“When K-TIG is preparing to install and commission a new system, we always try to work with employees throughout the business. We’ll liaise with the manufacturing supervisor, and demonstrate how the advanced technology is it going to make their job easier, and we’ll provide statistics and data that might appeal to senior management. We organise meetings with all key stakeholders, in which we explain what K-TIG is, how it works, and the benefits that it will likely deliver. Including everyone involved in the process and impacted by the changes is critical to securing buy-in, which is essential to ensuring the overall success of the program.”
Efficiency Versus Quality: Are The Two Mutually Exclusive?
A common misconception is that improving efficiency means losing out on quality. This couldn’t be further from the truth.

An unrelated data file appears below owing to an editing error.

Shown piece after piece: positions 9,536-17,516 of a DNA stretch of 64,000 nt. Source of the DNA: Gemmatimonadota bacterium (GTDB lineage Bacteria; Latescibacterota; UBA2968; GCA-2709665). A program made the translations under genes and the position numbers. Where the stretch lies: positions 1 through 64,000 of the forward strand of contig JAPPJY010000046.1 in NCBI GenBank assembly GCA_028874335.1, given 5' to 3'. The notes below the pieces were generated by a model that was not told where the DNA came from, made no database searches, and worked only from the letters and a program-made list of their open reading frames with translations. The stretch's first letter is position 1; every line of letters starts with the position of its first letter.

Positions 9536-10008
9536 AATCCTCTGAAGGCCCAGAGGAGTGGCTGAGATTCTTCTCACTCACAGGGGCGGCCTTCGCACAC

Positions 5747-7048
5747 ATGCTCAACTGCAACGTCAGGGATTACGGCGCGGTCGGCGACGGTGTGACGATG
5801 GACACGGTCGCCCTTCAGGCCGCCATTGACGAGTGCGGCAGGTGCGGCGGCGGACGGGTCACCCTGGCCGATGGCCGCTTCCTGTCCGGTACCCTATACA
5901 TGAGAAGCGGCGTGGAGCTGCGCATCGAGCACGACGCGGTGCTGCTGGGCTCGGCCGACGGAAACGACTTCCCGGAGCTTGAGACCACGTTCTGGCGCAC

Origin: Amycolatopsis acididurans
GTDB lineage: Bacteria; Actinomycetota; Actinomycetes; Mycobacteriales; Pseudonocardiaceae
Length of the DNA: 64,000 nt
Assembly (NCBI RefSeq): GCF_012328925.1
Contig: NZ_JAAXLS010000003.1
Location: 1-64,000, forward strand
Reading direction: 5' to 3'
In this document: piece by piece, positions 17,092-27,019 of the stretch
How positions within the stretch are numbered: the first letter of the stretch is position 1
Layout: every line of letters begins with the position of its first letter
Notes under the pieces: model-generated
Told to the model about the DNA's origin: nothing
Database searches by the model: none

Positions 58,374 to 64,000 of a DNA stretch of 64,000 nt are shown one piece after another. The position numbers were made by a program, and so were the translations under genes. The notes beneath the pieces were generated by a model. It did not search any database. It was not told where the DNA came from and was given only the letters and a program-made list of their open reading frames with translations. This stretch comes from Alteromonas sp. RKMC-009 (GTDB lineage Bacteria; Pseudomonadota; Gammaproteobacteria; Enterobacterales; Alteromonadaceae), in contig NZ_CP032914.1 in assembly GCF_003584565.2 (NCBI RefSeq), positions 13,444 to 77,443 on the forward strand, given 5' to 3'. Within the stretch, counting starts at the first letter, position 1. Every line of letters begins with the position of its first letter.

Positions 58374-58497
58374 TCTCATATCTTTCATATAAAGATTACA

“Operational and efficiency improvements should always be underpinned by quality. If a process improvement increases speed or efficiency, but not product quality, this is simply not good enough. Quality must underpin every process improvement decision,” said Poole.
“It’s also important to keep in mind that quality should be defined as fitness for purpose. For instance, if you are making a stand for your toolbox to sit on, the tolerances and standard you would apply would be much lower than producing ASME Coded Pressure vessels or components for Gas turbines. As such, any operational efficiency improvements must measure up to pre-defined quality standards that ensure the end product is fit for use.”
Lucas agrees that operational efficiency improvements cannot impede product quality. “If any improvement program has a negative affect on quality, then it’s not considered an improvement program. Any negative affect on quality will have the reverse affect on efficiency, reliability and costs and also increase risks of incident and injury. While improving efficiency, all other aspects of the business, such as quality, reliability and costs must be continuously monitored and revised to achieve the desired results,” said Lucas.